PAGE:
Chimney repair cost guide

A fireplace is the central point of family leisure in many homes. How pleasant it is to sit before joyfully burning logs on a cold and gray winter day! A fireplace is also like a tender child in constant need of love and care. If you don't look after your firebox and chimney properly, a multitude of unpleasant things may happen to them. And if they do happen, you must attend to them immediately. Otherwise, a small issue may turn into a huge trouble that will cost you much more money to fix.

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Chimneys in the majority of American homes are made of brick. They comprise several parts including firebox, damper, flue, liner, crown, cap, and some others. All of those may get out of order in this or that way. The masonry and crown may develop cracks. That may lead to water infiltration and embers escaping into the walls. The damaged cap may cause the blockage of the flue with small animals, birds' nests, or debris. The build-up of creosote inside the flue may result in a fire that may destroy the entire property and put the residents' lives at risk. There are multiple problems with a chimney that occur from time to time.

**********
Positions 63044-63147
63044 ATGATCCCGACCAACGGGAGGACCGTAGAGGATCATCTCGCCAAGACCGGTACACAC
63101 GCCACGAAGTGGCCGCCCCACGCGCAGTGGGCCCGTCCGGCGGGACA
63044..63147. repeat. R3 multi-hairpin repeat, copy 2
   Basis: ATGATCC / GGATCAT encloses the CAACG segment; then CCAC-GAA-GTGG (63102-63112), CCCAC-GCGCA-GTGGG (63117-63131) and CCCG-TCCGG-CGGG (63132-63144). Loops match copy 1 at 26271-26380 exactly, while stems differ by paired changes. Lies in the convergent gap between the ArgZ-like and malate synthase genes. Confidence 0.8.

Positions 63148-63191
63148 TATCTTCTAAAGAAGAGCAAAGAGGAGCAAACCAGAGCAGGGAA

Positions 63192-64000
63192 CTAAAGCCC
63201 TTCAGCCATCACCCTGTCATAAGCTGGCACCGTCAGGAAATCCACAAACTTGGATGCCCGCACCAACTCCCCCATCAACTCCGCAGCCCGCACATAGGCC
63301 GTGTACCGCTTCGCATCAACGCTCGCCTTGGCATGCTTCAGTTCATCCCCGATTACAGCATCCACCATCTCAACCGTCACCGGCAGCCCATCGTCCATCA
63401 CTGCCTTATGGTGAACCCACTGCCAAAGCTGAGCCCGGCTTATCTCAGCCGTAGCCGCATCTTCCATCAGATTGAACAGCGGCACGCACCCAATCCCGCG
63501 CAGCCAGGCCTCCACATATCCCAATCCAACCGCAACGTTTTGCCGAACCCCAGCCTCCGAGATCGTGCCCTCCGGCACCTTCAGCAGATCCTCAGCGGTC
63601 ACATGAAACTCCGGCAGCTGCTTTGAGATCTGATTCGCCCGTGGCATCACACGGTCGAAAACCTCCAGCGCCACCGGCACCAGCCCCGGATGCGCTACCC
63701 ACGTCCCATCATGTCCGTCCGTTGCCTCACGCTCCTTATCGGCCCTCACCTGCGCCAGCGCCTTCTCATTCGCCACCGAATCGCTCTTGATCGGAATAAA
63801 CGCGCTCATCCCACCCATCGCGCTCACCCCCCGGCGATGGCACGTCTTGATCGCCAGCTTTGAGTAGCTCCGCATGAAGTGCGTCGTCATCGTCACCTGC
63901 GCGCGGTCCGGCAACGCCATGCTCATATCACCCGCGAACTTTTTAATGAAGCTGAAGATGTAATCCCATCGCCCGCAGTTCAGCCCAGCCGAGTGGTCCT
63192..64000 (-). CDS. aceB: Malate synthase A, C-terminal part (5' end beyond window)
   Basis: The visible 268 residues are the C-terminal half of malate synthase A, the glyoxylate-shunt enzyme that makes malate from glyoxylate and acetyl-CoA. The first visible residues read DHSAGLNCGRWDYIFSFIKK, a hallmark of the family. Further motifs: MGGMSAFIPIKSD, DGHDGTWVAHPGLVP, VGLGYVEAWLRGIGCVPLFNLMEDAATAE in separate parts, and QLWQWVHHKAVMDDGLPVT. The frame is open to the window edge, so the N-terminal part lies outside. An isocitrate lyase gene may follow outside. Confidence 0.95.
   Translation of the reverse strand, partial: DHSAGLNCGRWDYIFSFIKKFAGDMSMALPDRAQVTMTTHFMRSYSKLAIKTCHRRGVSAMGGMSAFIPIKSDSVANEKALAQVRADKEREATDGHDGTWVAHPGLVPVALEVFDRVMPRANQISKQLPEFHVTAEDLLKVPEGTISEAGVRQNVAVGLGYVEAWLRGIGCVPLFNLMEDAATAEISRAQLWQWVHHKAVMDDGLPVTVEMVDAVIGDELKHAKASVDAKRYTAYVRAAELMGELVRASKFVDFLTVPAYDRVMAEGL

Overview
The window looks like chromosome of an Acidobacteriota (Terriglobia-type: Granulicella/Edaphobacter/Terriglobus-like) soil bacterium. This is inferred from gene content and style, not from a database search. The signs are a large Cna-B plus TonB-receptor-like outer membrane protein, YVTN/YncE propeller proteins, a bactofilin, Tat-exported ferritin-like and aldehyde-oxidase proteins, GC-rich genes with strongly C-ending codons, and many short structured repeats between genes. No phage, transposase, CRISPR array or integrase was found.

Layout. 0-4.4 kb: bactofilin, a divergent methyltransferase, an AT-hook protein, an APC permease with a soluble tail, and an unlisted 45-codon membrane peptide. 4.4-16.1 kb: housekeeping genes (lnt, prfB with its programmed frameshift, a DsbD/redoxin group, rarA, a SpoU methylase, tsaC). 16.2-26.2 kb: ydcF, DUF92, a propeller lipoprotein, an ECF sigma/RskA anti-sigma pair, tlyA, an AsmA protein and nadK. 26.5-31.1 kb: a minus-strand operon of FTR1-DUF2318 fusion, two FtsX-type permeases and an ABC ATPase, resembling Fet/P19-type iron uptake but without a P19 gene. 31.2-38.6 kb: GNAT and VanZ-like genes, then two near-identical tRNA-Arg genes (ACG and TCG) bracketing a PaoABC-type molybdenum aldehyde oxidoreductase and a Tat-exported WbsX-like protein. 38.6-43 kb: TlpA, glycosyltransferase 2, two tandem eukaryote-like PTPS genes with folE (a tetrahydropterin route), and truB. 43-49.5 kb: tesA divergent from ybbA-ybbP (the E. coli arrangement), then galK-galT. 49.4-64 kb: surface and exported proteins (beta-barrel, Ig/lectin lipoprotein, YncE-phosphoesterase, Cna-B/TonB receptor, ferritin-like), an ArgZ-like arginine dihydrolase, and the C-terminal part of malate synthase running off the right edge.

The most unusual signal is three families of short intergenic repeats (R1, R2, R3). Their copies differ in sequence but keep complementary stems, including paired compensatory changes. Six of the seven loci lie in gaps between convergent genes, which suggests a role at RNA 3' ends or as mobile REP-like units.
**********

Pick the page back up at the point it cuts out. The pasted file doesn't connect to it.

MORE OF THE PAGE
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That's why regular monitoring of the chimney's condition is crucial. Chimney repairs are rarely performed by homeowners themselves, apart from sealing small cracks in the bricks or concrete. Only professional contractors can handle more serious tasks such as tuckpointing or complete chimney rebuilding. Depending on the type of the problem, the height of the chimney, and the materials, prepare to spend from $160 to $750 on average. The lowest reported price is $90 and the maximum is $1,800.

Price-related questions

What are the most typical chimney issues and how much does it cost to fix them?

Creosote accumulation in the flue

A common problem for chimneys is the accumulation of creosote in the flue. Creosote is used to keep firewood in good shape. When you burn logs, this oily substance leaves the wood and settles on the inside of the chimney passage. As time goes by, the layer of creosote grows thicker. When it is about a quarter of an inch thick, it may start burning, causing a fire. Even if it doesn't ignite, though, it may lead to a dangerous gas - carbon monoxide - filling the rooms in the home. When you notice that it takes you too long to start a fire or the logs are burning too weakly, that's a clear sign of excessive creosote accumulation. To clean the flue, it's highly advisable to hire a professional chimney sweep. This is a very dirty job that requires a considerable amount of time and experience. Additionally, a sweep may notice other problems that need urgent attention such as cracks in the lining. To have the flue cleaned, prepare to spend from $120 to $320, depending on the height of the chimney and its condition.